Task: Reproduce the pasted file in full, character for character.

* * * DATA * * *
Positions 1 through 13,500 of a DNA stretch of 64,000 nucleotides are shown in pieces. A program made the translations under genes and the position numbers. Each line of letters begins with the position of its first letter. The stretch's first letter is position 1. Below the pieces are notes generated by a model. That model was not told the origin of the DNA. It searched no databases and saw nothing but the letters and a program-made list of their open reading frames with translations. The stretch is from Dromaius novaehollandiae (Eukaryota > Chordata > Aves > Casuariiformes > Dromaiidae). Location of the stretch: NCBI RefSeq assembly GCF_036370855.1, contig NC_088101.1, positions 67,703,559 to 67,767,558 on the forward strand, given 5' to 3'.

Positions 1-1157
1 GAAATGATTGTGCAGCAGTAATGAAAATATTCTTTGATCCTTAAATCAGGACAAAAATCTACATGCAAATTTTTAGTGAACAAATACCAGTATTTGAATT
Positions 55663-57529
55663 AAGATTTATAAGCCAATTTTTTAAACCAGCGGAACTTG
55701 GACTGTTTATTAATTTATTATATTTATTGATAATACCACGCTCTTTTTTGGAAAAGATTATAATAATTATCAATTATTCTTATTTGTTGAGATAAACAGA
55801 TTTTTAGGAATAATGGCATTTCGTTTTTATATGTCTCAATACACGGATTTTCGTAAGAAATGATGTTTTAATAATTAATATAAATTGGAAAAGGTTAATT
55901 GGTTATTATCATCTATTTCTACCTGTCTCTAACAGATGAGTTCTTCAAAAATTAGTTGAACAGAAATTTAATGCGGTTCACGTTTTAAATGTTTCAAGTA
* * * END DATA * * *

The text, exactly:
Positions 1 through 13,500 of a DNA stretch of 64,000 nucleotides are shown in pieces. A program made the translations under genes and the position numbers. Each line of letters begins with the position of its first letter. The stretch's first letter is position 1. Below the pieces are notes generated by a model. That model was not told the origin of the DNA. It searched no databases and saw nothing but the letters and a program-made list of their open reading frames with translations. The stretch is from Dromaius novaehollandiae (Eukaryota > Chordata > Aves > Casuariiformes > Dromaiidae). Location of the stretch: NCBI RefSeq assembly GCF_036370855.1, contig NC_088101.1, positions 67,703,559 to 67,767,558 on the forward strand, given 5' to 3'.

Positions 1-1157
1 GAAATGATTGTGCAGCAGTAATGAAAATATTCTTTGATCCTTAAATCAGGACAAAAATCTACATGCAAATTTTTAGTGAACAAATACCAGTATTTGAATT
Positions 55663-57529
55663 AAGATTTATAAGCCAATTTTTTAAACCAGCGGAACTTG
55701 GACTGTTTATTAATTTATTATATTTATTGATAATACCACGCTCTTTTTTGGAAAAGATTATAATAATTATCAATTATTCTTATTTGTTGAGATAAACAGA
55801 TTTTTAGGAATAATGGCATTTCGTTTTTATATGTCTCAATACACGGATTTTCGTAAGAAATGATGTTTTAATAATTAATATAAATTGGAAAAGGTTAATT
55901 GGTTATTATCATCTATTTCTACCTGTCTCTAACAGATGAGTTCTTCAAAAATTAGTTGAACAGAAATTTAATGCGGTTCACGTTTTAAATGTTTCAAGTA